The ones to watch: Cebu’s creative set | Lifestyle.INQ

OCTOBER 27, 2022

Second of two parts


A DJ prodigy, a thoughtful chef and an artful traveler are just three of the Cebuanos you should be on the lookout for. With their passion for and dedication to their craft, they could be the next Cebuanos to achieve global success. Their stories:


Joachim Giacobbe Go, 20, student-DJ


Unlike majority of the younger DJs in Cebu, I started out as a true clubber who loved the more progressive, more melodic, “trancier” side of dance music. Outside, acts like Above & Beyond, Cosmic Gate and Eric Prydz are huge main stage powerhouses, but here in Cebu no one was really patronizing that kind of sound so I took it upon myself to do so.


What’s a typical day like?


School takes most of my day, but I play basketball during my free time.


How did you get into DJ-ing?


My passion for trance and progressive ultimately brought me into DJ-ing.


What do you enjoy most about DJ-ing?


Playing tracks close to my heart and seeing the crowd feel what I am feeling.


What is your music philosophy?


It’s not just to be listened to but felt.


Who are your mentors?


DJ War Aballe was the one who really taught me the art of mixing. He was the first to believe in me. Without him, I wouldn’t be a DJ. DJ Jan Areno and I, on the other hand, share a lot musically. I learned about the scene and the industry from him.


What’s the dance music scene like in Cebu?


I am really glad to see that Cebu has adopted the EDM scene, but there is more to dance music than EDM. I believe now is the time for Cebuanos to be more open to the other sides of the dance music spectrum. Deep House is having a renaissance in the US—I can’t wait for that trend to kick off here.


Chip Lopez, 28, plant-based and whole foods chef


Tell us a bit about your brand.


The Lazy Chef is a grassroots movement promoting mindful eating and a plant-strong diet in Cebu. My long-term dream is to change the way people perceive healthy eating by introducing creative, delectable and satisfying ways of cooking whole foods.


What’s a typical day like?


In the morning, I go to the StayFit Box to do mixed modal training. In the afternoon, I do private in-home cooking classes where I go to people’s houses and teach the owners or their staff how to cook healthy meals, or I do wellness seminars or cooking demos. At night when I don’t have meetings, I try to squeeze in another hour of exercise.


How did you get into health and wellness?


I used to be a very sickly kid. After practising yoga for six months, my doctor brother invited me to do a Teachers’ Training in Therapeutic Yoga at the Cleveland Clinic in Ohio. I worked in the kitchen as well where executive chef Jim Perko, a plant-based, whole foods advocate, introduced me to healthy cooking, and I came back to Cebu with the hope of sharing everything I learned after I had seen what eating a clean, plant-based diet had done for my body.


What do you enjoy most about what you do?


The “Aha!” moment I see on people’s faces when they realize that vegetables can be just as satisfying as meat dishes.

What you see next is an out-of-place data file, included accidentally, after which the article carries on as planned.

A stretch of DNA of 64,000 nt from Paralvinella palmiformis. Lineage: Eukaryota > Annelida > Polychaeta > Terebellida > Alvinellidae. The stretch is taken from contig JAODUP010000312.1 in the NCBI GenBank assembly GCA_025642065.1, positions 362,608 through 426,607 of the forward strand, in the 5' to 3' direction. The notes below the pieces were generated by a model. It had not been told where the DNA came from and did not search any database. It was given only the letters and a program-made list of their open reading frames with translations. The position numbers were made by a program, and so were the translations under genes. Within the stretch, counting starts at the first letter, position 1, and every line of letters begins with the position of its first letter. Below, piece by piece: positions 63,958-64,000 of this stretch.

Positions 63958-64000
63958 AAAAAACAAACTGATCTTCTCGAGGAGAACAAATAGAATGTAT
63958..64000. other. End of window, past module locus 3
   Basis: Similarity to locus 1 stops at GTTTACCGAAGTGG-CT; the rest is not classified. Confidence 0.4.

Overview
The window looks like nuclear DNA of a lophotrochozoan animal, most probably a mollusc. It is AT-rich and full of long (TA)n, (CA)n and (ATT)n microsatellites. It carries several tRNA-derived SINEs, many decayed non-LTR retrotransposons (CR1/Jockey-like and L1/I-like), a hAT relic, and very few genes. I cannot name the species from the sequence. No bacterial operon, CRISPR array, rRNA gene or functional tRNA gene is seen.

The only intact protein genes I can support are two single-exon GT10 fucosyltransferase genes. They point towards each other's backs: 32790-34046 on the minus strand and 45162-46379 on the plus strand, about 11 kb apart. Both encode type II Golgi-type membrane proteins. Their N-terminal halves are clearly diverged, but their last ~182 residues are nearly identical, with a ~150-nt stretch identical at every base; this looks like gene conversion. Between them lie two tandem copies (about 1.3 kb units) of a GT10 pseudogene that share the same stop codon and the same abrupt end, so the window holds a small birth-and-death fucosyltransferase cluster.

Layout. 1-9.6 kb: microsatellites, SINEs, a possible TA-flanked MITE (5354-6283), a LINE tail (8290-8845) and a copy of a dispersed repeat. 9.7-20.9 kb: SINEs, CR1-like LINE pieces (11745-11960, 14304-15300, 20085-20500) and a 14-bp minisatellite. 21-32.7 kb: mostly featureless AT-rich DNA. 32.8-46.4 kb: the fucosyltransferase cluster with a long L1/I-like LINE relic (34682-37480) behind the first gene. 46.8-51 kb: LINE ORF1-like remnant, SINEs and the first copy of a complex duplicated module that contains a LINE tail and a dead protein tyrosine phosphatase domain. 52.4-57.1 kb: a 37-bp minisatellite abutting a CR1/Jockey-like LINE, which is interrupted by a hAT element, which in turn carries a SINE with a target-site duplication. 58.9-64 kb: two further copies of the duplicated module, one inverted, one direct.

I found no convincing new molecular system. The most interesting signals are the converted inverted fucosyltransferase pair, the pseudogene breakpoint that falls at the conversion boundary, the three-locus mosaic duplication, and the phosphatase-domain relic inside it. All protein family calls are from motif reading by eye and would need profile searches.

Who are your mentors?


I was lucky to learn from some of the best chefs in Cebu at the Academy for International Culinary Arts. But the most influential person in my cooking life is chef Jim Perko. He cooked with so much heart and passion and chose to work with ingredients that normally would just have been supporting actors on a plate and made them stars.


What’s the health and wellness scene like in Cebu?


Because people are realizing the value of living a healthy lifestyle, the fitness scene in Cebu has significantly changed over the past few years. But we need more people on the culinary side.


Where do you see your brand 10 years from now?


I imagine a Cebu with healthy cafés and farmers’ markets in every street corner, free yoga classes in public parks, a bigger community of plant-based advocates, and a strong team of food revolutionaries. And The Lazy Chef as a pillar in this movement.


Ayla Garcia Gomez, 27, chief marketing officer, owner and designer of The Lost Nomad


The Lost Nomad—proudly made in the Philippines—is all about the modern-day traveler who understands the importance of a multifunctioning bag, but at the same time has a keen sense of personal style.


How did you get into this venture?


After I graduated from college, I had some time off and decided to put up an online shop called The Little Pinky Store. I realized my love for design and creativity while I was running this small online shop. Then one night, over a few beers with my cousin, the idea of making travel bags came about.

It was after noticing his weekender, which he got from Morocco, that we both became so inspired to make bags that were unlike the typical travel bags mostly seen here in the Philippines. Next thing we knew, we were business partners.


What do you enjoy most about what you do?


Apart from seeing my designs come to life and having people like them enough to want to buy them, I would have to say the best thing would be the planning and design process.


What is your design philosophy?


Simple, classic shapes updated with color or pattern, and at the same time have a multipurpose function. Details are key, and attention to them even more.


Who are your mentors?


My father taught me the value of hard work, patience, keeping cool under pressure, and that if it’s something you love doing, it must be worth pursuing. He once told me, “Never rely on a man to buy a drink for you when you can do it yourself.”


My mom brought out my creative side and my love of travel.


Where do you see your brand 10 years from now?


I would definitely want to see The Lost Nomad reaching a more global market, have its own stand-alone shops, and hopefully have its own in-house manufacturers and craftsmen.



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